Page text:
You need a good level surface, with good drainage. It’s not ideal to put it on grass that gets water logged frequently as no matter how well a climbing frame is maintained if it is under water it’s going to succumb to rot. Also, keep away from uneven ground surfacing as it will put a strain on the joints beyond safety tests. Finally, enough space around the frame for a safety zone.
Check for maximum fall height making sure an adequate safety zone is created, our climbing frames will have deck heights of either 1.2m or 1.5m. Expansion of climbing frames is one key benefit with wooden climbing frames. Most are modular and can be added to so if you think that this may be a possibility look for a suitable area before building.
Supervision is a must and most parents want to see their kids playing, especially with a risk of falling. If you aren’t happy letting them play out of sight, be sure to position your climbing frame so you have a clear view of them while playing.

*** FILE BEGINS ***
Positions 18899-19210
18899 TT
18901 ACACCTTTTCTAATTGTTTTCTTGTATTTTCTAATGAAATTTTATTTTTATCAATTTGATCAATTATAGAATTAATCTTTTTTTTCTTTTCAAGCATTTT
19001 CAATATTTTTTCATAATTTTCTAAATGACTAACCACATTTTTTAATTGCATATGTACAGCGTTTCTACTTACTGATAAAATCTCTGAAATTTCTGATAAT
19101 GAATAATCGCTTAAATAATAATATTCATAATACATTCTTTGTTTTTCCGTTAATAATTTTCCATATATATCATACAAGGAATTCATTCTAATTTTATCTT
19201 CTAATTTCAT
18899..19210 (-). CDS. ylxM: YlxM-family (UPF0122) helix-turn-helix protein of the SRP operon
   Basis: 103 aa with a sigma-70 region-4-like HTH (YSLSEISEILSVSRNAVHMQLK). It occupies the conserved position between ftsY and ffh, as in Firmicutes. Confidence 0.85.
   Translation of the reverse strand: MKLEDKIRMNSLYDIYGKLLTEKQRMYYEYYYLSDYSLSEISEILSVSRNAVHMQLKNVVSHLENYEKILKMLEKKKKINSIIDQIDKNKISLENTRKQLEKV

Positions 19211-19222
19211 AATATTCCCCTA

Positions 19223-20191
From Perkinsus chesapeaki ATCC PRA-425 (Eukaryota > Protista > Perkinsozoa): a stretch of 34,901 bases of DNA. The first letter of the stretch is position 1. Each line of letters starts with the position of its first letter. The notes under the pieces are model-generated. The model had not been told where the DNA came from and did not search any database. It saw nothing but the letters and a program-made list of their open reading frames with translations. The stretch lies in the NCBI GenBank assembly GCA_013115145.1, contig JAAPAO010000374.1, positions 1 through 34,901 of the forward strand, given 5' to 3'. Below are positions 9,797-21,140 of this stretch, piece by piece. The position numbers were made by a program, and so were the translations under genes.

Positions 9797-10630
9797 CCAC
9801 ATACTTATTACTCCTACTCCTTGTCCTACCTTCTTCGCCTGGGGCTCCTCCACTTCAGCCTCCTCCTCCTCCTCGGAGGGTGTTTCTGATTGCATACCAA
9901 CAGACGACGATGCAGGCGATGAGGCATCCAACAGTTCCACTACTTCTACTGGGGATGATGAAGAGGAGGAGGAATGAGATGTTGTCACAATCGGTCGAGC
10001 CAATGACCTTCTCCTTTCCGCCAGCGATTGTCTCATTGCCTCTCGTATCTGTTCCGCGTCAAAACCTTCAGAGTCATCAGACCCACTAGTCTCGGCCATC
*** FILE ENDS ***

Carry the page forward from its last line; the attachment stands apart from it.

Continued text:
Consider your neighbours, blocking sunlight or overlooking a fence can upset some people. Some council’s also have height restrictions but as this varies between each suburb its best to check with your local council.
A suggestion that could be helpful is not to have the climbing frame right next to your neighbour’s fence.
Climbing Frame Safety Surfacing
Whilst planning the location for your climbing frame, you may also wish to consider whether you will be using a safety surface or not. The majority of people place their climbing frame directly onto their lawn, whilst some may use one of a number of options available. Here are some ideas –
Most people build their climbing frames directly onto their lawn which is more than enough for a playground surface. This is the quickest and most cost effective solution. The impact absorption of grass depends on the soil, and how compact it is, soil type will also have an effect. The weather itself will have an effect on the ground’s ability to absorb impacts.
A counter argument is that it will ware well and compression will create a harder surface in high traffic areas. Official view from RoSPA is for fall heights under 1500mm (1.5m) grass is a suitable material for use under play equipment.